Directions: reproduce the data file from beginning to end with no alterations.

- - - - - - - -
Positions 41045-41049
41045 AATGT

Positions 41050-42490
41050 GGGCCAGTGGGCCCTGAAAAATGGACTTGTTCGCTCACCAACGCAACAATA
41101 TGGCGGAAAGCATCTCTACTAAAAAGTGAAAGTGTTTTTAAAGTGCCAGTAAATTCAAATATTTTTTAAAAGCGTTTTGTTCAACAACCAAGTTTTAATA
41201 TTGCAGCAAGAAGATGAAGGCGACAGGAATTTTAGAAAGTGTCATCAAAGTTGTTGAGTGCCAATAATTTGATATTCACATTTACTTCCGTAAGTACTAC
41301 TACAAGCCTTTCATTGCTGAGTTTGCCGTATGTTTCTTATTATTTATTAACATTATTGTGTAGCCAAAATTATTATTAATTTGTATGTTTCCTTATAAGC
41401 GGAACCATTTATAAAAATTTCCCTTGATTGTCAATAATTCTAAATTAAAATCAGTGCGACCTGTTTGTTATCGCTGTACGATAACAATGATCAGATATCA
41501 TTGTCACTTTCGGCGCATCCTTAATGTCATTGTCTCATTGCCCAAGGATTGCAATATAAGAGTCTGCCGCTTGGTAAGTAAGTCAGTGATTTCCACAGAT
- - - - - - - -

Positions 41045-41049
41045 AATGT

Positions 41050-42490
41050 GGGCCAGTGGGCCCTGAAAAATGGACTTGTTCGCTCACCAACGCAACAATA
41101 TGGCGGAAAGCATCTCTACTAAAAAGTGAAAGTGTTTTTAAAGTGCCAGTAAATTCAAATATTTTTTAAAAGCGTTTTGTTCAACAACCAAGTTTTAATA
41201 TTGCAGCAAGAAGATGAAGGCGACAGGAATTTTAGAAAGTGTCATCAAAGTTGTTGAGTGCCAATAATTTGATATTCACATTTACTTCCGTAAGTACTAC
41301 TACAAGCCTTTCATTGCTGAGTTTGCCGTATGTTTCTTATTATTTATTAACATTATTGTGTAGCCAAAATTATTATTAATTTGTATGTTTCCTTATAAGC
41401 GGAACCATTTATAAAAATTTCCCTTGATTGTCAATAATTCTAAATTAAAATCAGTGCGACCTGTTTGTTATCGCTGTACGATAACAATGATCAGATATCA
41501 TTGTCACTTTCGGCGCATCCTTAATGTCATTGTCTCATTGCCCAAGGATTGCAATATAAGAGTCTGCCGCTTGGTAAGTAAGTCAGTGATTTCCACAGAT